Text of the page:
Hello all! Long time listener, first time caller.
From this thread.
I haven’t read the argument Cecil is quoting, so I’ll have to presume that he’s explaining it well enough to argue against it.
I’m not sure this would convince someone the box understood Chinese, in the normal sense people think of ‘understand.’ First, in order to understand Chinese squiggles and return the appropriate squiggles, the ‘rulebook’ would likely have to be larger than. . .well, logically larger than every book ever written in Chinese and probably a great deal larger than that since any expression or question or observation—including every sentance from every book and any thought anyone could think—would need an appropriate comment. So it would take you. . .I’d guess several hours at best and possibly several days to look up the right response. I wouldn’t think the box understood Chinese, hell I’d probably think it was broken or that it had someone inside it that took the message and walked around asking random people if they understood the squiggles. A scientist would never think the box understood chinese. She would quickly realize that some kind of simple lookup or comparison routine was running.
And this is an important point. People interpret language on the fly which is pretty spectacular. The box in the example can’t do this, can’t remotely do this, and wouldn’t convince anyone.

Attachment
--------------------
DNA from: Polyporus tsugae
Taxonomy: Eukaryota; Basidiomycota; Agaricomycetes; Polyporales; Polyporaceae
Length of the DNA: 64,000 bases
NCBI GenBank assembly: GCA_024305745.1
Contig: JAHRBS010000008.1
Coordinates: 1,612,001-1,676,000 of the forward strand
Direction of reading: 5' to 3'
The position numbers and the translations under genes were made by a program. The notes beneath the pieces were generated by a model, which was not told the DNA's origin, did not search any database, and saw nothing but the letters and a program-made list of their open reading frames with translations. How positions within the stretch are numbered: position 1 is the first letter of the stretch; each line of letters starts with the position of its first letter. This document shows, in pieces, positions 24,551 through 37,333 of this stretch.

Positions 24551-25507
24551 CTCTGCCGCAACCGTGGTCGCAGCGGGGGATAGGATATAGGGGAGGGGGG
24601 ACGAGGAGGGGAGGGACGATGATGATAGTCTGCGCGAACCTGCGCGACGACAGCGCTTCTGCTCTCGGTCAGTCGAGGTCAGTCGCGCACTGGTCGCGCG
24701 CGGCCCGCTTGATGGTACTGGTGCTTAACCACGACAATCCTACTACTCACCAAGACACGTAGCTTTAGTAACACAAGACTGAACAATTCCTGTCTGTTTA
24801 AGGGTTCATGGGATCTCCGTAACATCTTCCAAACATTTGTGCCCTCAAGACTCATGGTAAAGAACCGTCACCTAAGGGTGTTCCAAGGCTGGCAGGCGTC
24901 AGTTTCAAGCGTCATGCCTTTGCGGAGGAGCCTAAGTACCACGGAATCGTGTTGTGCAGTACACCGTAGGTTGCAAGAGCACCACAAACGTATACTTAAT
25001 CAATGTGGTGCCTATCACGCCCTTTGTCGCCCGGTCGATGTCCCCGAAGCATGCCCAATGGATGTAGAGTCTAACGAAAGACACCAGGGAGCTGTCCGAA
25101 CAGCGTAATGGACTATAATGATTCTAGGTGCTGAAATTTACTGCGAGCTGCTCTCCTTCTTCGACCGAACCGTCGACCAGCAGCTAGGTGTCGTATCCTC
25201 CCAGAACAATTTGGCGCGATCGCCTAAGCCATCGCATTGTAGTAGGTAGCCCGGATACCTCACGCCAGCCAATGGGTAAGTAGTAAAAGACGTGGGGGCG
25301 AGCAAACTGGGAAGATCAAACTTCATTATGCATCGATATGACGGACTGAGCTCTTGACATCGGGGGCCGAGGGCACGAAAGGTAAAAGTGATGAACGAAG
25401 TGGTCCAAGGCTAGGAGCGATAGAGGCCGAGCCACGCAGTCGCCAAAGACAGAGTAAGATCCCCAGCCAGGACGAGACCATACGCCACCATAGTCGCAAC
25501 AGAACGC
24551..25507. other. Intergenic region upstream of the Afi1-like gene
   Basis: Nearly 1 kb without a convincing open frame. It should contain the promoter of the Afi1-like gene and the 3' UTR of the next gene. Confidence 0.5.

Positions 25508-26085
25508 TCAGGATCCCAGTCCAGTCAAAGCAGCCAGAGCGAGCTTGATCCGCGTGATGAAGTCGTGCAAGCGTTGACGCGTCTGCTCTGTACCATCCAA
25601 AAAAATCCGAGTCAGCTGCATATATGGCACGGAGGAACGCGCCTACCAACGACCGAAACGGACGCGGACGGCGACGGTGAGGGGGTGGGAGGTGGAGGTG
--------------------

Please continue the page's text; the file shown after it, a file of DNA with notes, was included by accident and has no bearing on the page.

Ok, here’s the crux of my point. I don’t think you could do this. I don’t think one person, without learning Chinese could memorize the rulebook described in the earlier example. And that’s where I think the example breaks down. If I’m right, and it’d be impossible to memorize a rulebook that contained, let’s be ultraconservative and say 10,000 pages, then this argument is meaningless. It’d be like saying ‘Gravity isn’t absolute, because I can imagine a ball floating in the air, ignoring gravity.’ “Yes, but you can’t make a ball that does that.” Just because John Searle, the guy who put forth this argument, can imagine memorizing a rulebook containing the entirety of chinese syntax doesn’t mean it’s possible.
I don’t know when computers will be able to fool people into thinking a computer is a person, but I don’t think Searle’s argument means the Turing test is meaningless. I think it just means a human couldn’t pass the Turing test using the method he’s describing.
Furthermore, I think Turing was right, if I can’t tell the difference between a person and his responses to my behavior and a computer and its responses to my behavior, then the computer is thinking. Think of it this way. . .what other test is there?